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  • Known Loss

    A loss about which the insured and/or the insurer is aware at the time when insurance is effected.
  • Knot

    A ship's unit of speed - a nautical mile (i.e. generally 6080 feet - 1.151 statue miles or 1853 metres) per hour.
  • Knock-For-Knock Agreement

    In relation to Motor insurance, agreement between two or more insurers to the effect that in the event of collision between two motor vehicles insured with two of them separately, each insurer will bear the loss with regard to the vehicle insured with them without going into the cause of which vehicle has caused the collision. 

    There is however no effective implementation of this agreement by the insurers because of various reasons.
  • Kindred Perils

    Perils of the same kind.For example burglary & robbery, storm & hurricane.
  • Kill

    The term, used in energy risks, refers to the following:
    1. In drilling, to prevent a threatened blowout by taking suitable preventive measures (For example to shut in the well with the blowout preventers, circulate the kick out, and increase the weight of the drilling mud)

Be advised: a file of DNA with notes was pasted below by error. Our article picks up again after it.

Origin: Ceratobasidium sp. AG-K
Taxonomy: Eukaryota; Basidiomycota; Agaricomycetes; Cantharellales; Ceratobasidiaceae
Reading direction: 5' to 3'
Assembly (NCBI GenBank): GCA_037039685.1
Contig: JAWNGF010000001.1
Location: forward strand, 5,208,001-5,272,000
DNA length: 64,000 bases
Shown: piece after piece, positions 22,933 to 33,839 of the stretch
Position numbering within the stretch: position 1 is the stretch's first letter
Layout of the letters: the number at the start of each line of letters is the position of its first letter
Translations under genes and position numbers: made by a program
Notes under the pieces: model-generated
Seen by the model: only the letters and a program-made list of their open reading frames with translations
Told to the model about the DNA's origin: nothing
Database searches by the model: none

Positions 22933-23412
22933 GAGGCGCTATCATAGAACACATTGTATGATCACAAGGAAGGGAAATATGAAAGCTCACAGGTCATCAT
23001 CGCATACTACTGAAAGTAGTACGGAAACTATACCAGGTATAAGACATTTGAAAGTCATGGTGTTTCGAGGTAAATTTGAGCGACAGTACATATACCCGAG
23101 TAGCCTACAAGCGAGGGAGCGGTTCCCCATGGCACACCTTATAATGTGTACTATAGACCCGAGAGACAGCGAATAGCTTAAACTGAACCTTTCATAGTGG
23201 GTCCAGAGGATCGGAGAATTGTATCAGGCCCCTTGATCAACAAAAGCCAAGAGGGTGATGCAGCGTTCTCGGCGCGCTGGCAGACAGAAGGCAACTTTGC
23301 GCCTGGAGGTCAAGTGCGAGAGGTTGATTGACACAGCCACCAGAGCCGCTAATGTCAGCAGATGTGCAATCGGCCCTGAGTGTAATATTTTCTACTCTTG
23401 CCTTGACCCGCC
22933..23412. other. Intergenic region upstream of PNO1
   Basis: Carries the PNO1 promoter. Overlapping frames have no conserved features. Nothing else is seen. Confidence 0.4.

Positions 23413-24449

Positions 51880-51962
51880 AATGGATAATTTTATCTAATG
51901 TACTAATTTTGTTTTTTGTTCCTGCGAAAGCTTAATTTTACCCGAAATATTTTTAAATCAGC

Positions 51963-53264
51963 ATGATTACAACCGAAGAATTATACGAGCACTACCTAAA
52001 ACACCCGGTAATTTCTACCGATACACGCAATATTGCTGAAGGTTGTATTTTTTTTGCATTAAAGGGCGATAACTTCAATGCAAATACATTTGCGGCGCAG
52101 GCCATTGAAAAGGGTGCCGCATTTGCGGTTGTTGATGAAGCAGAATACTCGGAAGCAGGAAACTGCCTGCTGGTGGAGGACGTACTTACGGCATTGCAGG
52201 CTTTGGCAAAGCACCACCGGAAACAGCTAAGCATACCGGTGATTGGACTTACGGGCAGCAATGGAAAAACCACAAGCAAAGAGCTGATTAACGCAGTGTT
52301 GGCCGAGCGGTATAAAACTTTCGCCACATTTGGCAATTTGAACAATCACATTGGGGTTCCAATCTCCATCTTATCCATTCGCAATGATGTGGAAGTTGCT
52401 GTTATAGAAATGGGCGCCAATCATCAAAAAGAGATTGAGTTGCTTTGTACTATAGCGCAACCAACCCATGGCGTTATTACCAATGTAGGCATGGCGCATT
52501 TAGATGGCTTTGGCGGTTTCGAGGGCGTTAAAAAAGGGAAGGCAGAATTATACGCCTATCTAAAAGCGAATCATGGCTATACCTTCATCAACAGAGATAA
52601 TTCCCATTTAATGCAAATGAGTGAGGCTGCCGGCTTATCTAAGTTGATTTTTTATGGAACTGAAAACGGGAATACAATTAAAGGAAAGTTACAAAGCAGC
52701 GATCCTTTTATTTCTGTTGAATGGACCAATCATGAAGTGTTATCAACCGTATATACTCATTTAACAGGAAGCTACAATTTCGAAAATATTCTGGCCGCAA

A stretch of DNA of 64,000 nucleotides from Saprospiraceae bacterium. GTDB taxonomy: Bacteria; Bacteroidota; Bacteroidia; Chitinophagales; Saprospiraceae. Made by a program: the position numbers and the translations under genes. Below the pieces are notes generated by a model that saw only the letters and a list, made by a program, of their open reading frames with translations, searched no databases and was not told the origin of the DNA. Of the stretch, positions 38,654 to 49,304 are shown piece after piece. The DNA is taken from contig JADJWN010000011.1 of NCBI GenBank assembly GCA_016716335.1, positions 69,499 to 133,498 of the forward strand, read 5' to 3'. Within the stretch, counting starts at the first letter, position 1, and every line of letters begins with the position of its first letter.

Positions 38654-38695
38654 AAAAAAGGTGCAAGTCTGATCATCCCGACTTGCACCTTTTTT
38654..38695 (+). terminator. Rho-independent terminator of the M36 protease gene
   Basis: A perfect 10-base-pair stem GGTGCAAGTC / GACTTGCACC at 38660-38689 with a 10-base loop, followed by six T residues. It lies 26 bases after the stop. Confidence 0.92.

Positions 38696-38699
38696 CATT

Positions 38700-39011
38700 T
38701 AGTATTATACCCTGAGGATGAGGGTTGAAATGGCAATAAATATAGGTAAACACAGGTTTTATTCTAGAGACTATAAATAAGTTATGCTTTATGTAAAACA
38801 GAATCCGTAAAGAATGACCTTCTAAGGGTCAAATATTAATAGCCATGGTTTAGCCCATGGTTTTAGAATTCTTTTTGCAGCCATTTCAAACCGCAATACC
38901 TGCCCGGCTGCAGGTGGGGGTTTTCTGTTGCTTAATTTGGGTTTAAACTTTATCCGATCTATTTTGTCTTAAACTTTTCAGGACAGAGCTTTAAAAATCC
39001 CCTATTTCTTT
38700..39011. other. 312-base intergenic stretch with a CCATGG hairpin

2. In production, to stop a well from producing oil and gas so that reconditioning of the well can proceed.
  • Kidnap-Ransom Insurance

    Insurance coverage providing for payment within the limit specified in the policy of ransom demanded by kidnappers of the insured.
  • Kick

    The term, used In energy risks, refers to entry of water, gas, oil, or other formation fluid into the well bore. It occurs because the pressure exerted by the column of drilling fluid is not great enough to overcome the pressure exerted by the fluids in the formation drilled. 

    If prompt action is not taken to control the kick or kill the well a blowout will occur.
  • Kenney Ratio

    Proposal by Roger Kenney, an insurance journalist, that in order to maintain the solvency of a property and casualty insurance company, insurance premiums written should not exceed more than twice the company's surplus and capital. 

    This historical measure is used by regulators to determine the company's claim paying capacity while maintaining its solvency.